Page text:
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My journey through the land of lighted highways    

Deloitte Global CEO opens up about his immigration experience on LinkedIn

I boarded a plane and left India for the first time to attend college in the US. I remember thinking on the ride that evening from the Portland, Oregon airport, “What a wondrous country where they can afford to light up their highways!” (My hometown had no street lights.)

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My eyes were opened to a great many things in those early years. Living in the U.S. was exhilarating but also intimidating. I strove hard to learn the customs, fit in with the culture, and develop skills so I could contribute and eventually become a citizen. Now, decades later, I am still enchanted by my adopted country.

My story has been repeated millions of times by those who, like me, crossed borders to find new opportunities. Regardless of where we landed, assimilation often proved a fine line to walk without losing ourselves or stifling the unique perspectives we brought to our jobs and our communities. Ironically, it was precisely my past experiences that engendered such a deep regard (and love) for my new home and drove me to succeed.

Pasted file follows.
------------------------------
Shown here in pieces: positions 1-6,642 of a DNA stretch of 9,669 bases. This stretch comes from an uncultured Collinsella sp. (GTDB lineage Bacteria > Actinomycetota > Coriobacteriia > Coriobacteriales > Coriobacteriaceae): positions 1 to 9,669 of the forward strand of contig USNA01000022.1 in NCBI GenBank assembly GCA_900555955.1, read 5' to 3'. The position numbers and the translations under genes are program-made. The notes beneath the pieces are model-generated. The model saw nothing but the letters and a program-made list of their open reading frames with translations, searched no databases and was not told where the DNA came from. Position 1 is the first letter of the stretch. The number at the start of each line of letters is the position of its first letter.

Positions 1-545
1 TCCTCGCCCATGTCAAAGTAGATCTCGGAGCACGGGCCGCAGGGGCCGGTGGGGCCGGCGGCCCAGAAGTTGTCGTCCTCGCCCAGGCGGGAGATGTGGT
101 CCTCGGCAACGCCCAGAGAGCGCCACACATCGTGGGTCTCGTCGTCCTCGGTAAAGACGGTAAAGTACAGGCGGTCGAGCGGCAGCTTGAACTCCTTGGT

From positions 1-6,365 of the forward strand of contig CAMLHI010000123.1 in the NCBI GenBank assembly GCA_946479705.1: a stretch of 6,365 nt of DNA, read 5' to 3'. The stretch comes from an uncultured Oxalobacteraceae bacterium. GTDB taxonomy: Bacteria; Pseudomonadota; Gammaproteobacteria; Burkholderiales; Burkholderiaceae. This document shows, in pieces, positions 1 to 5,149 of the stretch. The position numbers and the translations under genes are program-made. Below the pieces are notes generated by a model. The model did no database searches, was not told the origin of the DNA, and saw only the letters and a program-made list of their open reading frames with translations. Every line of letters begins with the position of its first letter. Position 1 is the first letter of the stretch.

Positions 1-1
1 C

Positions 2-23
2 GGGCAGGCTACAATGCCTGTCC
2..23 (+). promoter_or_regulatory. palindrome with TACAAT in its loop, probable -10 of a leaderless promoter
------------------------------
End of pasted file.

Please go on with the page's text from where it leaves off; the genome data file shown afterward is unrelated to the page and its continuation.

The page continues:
I owe a lot to the people I met here in the U.S. who supported me throughout my journey. They helped me understand that I could not allow myself to be defined or constrained by labels – because those labels rarely had anything to do with the value of my ideas or the potential I had to contribute to the betterment of where I chose to live.

It wasn’t always the easiest advice to follow, but it was a message that stuck with me. And, I was able to take my cue from other newcomers who had begun to demonstrate the value of diversity in spurring innovation and supporting economic growth. The immigrants and children of immigrants who were founding thriving brands in their adopted homelands (think Google and Tesla); who were being recognized for their bold ideas (think U.S. Nobel Prize winners), and who were slowly transforming local cities into global business destinations (think current day London).

The fact is, yesterday’s newcomers inevitably become an integral part of today’s economic and cultural fabric, the many threads making up a community’s vitality.

Therefore, amid the fear that is a natural reaction to a turbulent world, I urge the case for understanding. Because if we allow fear to rule our actions and drive our decisions, it isn’t only those we shut out who lose; it is our businesses, our economies, and our society as a whole that suffer.

As a former newcomer myself, I will never forget that first highway ride that welcomed me. And, that is why, I will always believe in keeping that highway lit for those embarking on their own journeys.

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